Validity of self-reported genetic counseling and genetic testing use among breast cancer survivors
Purchase on Springer.com
$39.95 / €34.95 / £29.95*
Rent the article at a discountRent now
* Final gross prices may vary according to local VAT.
Despite the value of genetic counseling (GC) and genetic testing (GT) for high-risk breast cancer survivors, little is known about their uptake and validity of self-report data. This study evaluated the accuracy of self-reported genetic counseling and testing rates among breast cancer survivors.
The current analysis focused on Stage 0-III female breast cancer survivors who were identified from an academic medical center’s cancer registry and responded to a mailed survey (N = 452). Self-reported rates of GC and GT were validated using information from the electronic medical record.
Overall, 30.8 % of survivors reported having seen a genetic counselor in the time period after their breast cancer diagnosis and 33.6 % noted having a genetic test. Concordance and specificity were good for both genetic questions; concordance agreements ranged from 86–88 %, while specificity was 83–86 %. Sensitivity (97–98 %) and negative predictive values (99 %) were excellent, while the positive predictive values for both GC and GT were poor (59–63 %).
Among breast cancer survivors, self-reports of GC and GT were generally accurate, although a subset of respondents overestimated genetic service utilization. Future work should focus on validating GC and GT self-reports in medically underserved populations.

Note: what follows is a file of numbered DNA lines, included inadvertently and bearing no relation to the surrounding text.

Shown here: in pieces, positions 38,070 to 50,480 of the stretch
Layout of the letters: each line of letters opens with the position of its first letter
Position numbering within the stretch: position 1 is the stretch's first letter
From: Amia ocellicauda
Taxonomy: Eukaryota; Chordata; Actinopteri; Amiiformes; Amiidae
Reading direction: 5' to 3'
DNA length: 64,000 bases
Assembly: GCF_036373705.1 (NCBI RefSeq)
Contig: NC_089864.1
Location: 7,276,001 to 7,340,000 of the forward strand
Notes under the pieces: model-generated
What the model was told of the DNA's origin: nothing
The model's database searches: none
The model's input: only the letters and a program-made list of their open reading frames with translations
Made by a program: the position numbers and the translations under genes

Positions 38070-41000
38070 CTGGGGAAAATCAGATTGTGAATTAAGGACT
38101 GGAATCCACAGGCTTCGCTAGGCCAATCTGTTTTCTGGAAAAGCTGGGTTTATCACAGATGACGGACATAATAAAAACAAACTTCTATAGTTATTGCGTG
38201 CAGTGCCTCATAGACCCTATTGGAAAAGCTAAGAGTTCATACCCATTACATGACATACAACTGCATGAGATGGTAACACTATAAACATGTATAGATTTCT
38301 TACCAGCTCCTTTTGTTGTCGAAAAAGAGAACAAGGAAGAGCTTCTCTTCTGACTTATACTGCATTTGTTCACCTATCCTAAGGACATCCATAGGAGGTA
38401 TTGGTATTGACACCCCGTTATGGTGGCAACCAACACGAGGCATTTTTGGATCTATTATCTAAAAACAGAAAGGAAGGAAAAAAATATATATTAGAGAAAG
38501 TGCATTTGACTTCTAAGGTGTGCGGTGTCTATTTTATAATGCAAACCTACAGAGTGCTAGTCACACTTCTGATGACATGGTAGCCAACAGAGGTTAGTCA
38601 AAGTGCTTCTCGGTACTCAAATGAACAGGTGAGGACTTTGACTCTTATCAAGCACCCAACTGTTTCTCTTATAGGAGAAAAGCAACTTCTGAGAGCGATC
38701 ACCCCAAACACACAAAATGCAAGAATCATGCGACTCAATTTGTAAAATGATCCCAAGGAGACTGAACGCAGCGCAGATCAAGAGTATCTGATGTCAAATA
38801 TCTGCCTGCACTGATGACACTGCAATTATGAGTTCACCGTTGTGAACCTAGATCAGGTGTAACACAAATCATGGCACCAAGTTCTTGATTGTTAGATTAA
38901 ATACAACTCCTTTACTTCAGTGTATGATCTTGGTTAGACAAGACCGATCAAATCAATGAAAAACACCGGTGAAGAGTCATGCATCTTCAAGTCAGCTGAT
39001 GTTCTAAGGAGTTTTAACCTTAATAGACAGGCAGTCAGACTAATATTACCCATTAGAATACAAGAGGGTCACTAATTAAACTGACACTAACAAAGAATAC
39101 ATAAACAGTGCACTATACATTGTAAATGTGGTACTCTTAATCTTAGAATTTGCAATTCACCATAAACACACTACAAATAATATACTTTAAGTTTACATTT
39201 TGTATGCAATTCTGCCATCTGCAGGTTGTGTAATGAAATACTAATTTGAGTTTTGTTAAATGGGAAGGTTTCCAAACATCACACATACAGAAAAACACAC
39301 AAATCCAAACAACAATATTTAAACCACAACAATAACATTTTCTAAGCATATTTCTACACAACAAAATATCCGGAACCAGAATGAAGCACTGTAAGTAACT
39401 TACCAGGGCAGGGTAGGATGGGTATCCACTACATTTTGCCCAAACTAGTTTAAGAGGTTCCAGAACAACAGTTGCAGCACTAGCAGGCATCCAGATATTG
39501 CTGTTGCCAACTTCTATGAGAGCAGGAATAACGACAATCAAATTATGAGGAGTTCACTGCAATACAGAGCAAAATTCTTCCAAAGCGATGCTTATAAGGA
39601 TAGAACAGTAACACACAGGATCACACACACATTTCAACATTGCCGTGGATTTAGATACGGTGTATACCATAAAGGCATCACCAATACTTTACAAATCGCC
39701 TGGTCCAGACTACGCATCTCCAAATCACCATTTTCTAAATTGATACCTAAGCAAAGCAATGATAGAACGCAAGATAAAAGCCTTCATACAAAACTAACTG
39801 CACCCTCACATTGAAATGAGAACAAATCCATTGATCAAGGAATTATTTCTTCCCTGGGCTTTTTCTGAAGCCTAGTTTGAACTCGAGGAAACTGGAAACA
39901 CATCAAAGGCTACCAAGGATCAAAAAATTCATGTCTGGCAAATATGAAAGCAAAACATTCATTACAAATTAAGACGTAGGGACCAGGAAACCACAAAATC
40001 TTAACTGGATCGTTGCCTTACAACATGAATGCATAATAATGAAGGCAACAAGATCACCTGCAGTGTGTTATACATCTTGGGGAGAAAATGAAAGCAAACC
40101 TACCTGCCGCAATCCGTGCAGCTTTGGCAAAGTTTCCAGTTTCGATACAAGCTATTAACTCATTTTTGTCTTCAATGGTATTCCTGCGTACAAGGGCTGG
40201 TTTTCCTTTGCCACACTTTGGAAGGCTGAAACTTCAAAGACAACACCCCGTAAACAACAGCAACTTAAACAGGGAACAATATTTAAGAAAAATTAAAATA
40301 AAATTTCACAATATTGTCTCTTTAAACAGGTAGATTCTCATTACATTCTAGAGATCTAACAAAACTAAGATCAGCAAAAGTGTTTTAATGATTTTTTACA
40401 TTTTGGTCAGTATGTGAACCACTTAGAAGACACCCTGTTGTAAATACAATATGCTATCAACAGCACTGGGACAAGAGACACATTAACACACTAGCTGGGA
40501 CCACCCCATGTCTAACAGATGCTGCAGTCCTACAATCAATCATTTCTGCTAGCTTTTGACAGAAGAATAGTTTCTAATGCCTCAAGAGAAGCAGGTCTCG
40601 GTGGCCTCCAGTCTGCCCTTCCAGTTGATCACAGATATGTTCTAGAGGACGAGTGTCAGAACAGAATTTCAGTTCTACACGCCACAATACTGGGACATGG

Implications for Cancer Survivors
Genetic counseling and testing are valuable aspects of survivorship care for high-risk breast cancer survivors; accurate understanding of their use is important for survivors, clinicians, and researchers.
- American Cancer Society, “Breast Cancer: Detailed Guide,” 2012. [Online]. Available: http://www.cancer.org/cancer/breastcancer/detailedguide/breast-cancer-key-statistics. [Accessed 22 February 2013].
- Griffith GL, Edwards RT, Gray J. Cancer genetics services: a systematic review of the economic evidence and issues. Br J Cancer. 2004;90(9):1697–703.
- NCCN, Inc., NCCN clinical practice guidelines in oncology: genetic/familial high-risk assessment: breast and ovarian. Inc, Fort Washington: National Comprehensive Cancer Network; 2012.
- Trepanier A, Ahrens M, McKinnon W, Peters J, Stopfer J, Campbell Grumet S, et al. Genetic cancer risk assessment and counseling: recommendations of the National society of Genetic Counselors. J Genet Couns. 2004;13(2):83–114. CrossRef
- National Cancer Institute, “Genetics of Breast and Ovarian Cancer (PDQ®),” 21 December 2012. [Online]. http://www.cancer.gov/cancertopics/pdq/genetics/breast-and-ovarian/HealthProfessional/page2/AllPages. [Accessed 22 February 2013].
- National Cancer Institute, “BRCA1 and BRCA2: Cancer Risk and Genetic Testing,” 29 May 2009. [Online].http://www.cancer.gov/cancertopics/factsheet/Risk/BRCA#r6. [Accessed 22 February 2013].
- Campeau PM, Foulkes WD, Tischkowitz MD. New genetic developments, new therapeutic avenues. Hum Genet. 2008;124(1):31–42. CrossRef